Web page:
The legality of the election at which bonds were authorized to be issued by the city to the amount of $165,000 was adjudged.
Subsequent to this decree, to wit, on the 3d March, 1907, the company and the city entered into a contract, Exhibit E, by which the company sold to the city all of its main line of sewer for the consideration of $6,900, it being provided that the city would recognize the company's rights to the laterals which were then laid in the city, and which were of the value of $30,000.
It was further provided that at such time as the city should be divided into sewer districts for the purpose of laying and constructing laterals in the districts, the city would cause the property of the company to be appraised by a commission, in case agreement could not be had as to [220 U.S. 462, 466] the price thereof. The price being fixed, the city was to 'use all lawful means to tax up said laterals, at the price agreed upon, to the abutting property, and deliver the tax warrants to the' company, which should 'be in full payment for such laterals, in so far as the abutting property' was concerned. It was provided that the city should not be liable for the payment of the warrants, and that it did 'not attempt to bind itself any further than warranted and permitted by law.'
On the 1st day of June, 1908, the company, in order to comply with the contract above referred to, submitted to the city a proposition offering to relay and lower all of the laterals owned by it, to the depth required by the plans and specifications, and under the directions of the city engineer, and at his estimated cost, if any of the same were not of such depth, which offer was refused. The city, in disregard of the judgment in favor of the company and of the contract with it, above referred to, entered into a contract with the Newman Plumbing Company (one of the appellees), by which the latter was granted a contract to lay the laterals necessary and desired by the city, 'and in the vicinity and in the same streets and alleys which are now occupied by the laterals' of the company, and, unless enjoined, will proceed with the performance of the contract, and if it be performed, the city will cause its citizens to connect with the laterals, because it must tax to build and maintain them, 'and no other or further consideration would be required,' and the citizens whose property is connected with the company's system would be taxed to maintain the system, whether connected with it or not, and its property, which is now of the value of $30,000, being wholly underground, would be worthless. The company is ready and willing to carry out its contract above referred to (Exhibit E), and the citizens of the several sewer districts are willing that their property be taxed as provided, but that the city, in disregard of the [220 U.S. 462, 467] contract, allowed the Newman Plumbing Company to build new, separate, and independent laterals in the sewer districts.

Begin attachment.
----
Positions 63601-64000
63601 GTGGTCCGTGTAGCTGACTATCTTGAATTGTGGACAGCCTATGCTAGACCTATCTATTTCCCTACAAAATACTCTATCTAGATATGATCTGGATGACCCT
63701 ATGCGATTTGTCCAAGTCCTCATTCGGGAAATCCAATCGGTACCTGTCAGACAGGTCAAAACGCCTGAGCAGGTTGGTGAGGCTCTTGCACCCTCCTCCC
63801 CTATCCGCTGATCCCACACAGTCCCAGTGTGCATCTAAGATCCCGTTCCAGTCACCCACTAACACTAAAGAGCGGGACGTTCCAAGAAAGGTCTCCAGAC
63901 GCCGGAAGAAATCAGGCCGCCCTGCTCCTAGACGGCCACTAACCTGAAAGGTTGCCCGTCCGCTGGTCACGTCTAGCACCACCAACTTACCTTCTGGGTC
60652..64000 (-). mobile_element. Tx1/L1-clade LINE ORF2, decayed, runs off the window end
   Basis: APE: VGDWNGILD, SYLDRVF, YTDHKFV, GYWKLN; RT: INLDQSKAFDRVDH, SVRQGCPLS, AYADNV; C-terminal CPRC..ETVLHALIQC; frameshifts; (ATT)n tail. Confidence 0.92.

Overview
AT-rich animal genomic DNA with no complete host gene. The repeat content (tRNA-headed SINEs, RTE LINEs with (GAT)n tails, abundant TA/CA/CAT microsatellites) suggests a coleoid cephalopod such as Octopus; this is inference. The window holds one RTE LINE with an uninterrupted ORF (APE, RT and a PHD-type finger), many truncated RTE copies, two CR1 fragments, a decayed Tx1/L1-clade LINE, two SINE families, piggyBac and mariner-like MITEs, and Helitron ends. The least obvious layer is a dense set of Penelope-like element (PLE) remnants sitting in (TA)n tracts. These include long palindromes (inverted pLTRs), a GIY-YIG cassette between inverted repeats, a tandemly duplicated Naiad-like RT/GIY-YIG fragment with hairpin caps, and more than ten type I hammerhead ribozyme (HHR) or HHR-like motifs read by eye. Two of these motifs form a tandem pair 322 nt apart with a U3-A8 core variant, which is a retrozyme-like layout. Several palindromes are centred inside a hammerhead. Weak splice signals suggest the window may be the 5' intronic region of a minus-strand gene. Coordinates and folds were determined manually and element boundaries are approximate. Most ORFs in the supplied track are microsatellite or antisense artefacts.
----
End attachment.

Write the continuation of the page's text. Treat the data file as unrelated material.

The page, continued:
The contract of March 3, 1907, between the company and the city, was made in consideration of the city recognizing the rights of the company and the performance by the city of the matters agreed to be performed by it, which it has not done, 'but for the purpose of confiscating' the company's 'property, and rendering it worthless and valueless, and in total disregard of its contract,' has let the contract, as above mentioned, to the Newman Plumbing Company, although the laterals of the company 'were, on the 3d day of March, 1907, adequate to accommodate connection' with the city's main sewer, and if the same are inadequate, the company has offered and offers to make them adequate.
The city has refused to carry out the contract, for the purpose of confiscating the company's property and of appropriating the same without due process of law, and that the contract with the Newman Company is void, as it impairs the obligation of the contract of the city with the company, and is a confiscation of the company's property.
The city has attempted to assess the cost of the laterals laid by it upon the abutting property owners and the property of the company, for the purpose of damaging the company, and for no other purpose.
The contract (Exhibit E) was made by the city under the authority of an act of Congress, being the same under which the bonds for $165,000, above referred to, were issued, and its contract was in all respects legal and valid, and the company is entitled to have it enforced and the defendants (appellees) enjoined from violating it.